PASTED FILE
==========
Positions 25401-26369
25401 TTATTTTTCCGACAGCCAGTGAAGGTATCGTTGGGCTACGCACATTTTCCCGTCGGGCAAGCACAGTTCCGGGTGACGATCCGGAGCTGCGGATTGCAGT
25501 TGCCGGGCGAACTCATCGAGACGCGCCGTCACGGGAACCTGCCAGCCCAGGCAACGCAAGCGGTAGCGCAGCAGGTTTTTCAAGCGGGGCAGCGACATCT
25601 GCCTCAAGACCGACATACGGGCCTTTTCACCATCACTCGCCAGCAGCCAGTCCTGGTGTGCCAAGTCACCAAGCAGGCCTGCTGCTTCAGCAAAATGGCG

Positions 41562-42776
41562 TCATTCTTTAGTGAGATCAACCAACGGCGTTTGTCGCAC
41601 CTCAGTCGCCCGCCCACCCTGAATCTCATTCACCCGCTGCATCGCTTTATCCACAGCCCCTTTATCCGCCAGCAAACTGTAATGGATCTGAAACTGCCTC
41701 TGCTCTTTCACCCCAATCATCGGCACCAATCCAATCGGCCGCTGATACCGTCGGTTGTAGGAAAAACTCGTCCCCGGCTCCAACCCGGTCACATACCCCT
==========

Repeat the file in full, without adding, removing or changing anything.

Positions 25401-26369
25401 TTATTTTTCCGACAGCCAGTGAAGGTATCGTTGGGCTACGCACATTTTCCCGTCGGGCAAGCACAGTTCCGGGTGACGATCCGGAGCTGCGGATTGCAGT
25501 TGCCGGGCGAACTCATCGAGACGCGCCGTCACGGGAACCTGCCAGCCCAGGCAACGCAAGCGGTAGCGCAGCAGGTTTTTCAAGCGGGGCAGCGACATCT
25601 GCCTCAAGACCGACATACGGGCCTTTTCACCATCACTCGCCAGCAGCCAGTCCTGGTGTGCCAAGTCACCAAGCAGGCCTGCTGCTTCAGCAAAATGGCG

Positions 41562-42776
41562 TCATTCTTTAGTGAGATCAACCAACGGCGTTTGTCGCAC
41601 CTCAGTCGCCCGCCCACCCTGAATCTCATTCACCCGCTGCATCGCTTTATCCACAGCCCCTTTATCCGCCAGCAAACTGTAATGGATCTGAAACTGCCTC
41701 TGCTCTTTCACCCCAATCATCGGCACCAATCCAATCGGCCGCTGATACCGTCGGTTGTAGGAAAAACTCGTCCCCGGCTCCAACCCGGTCACATACCCCT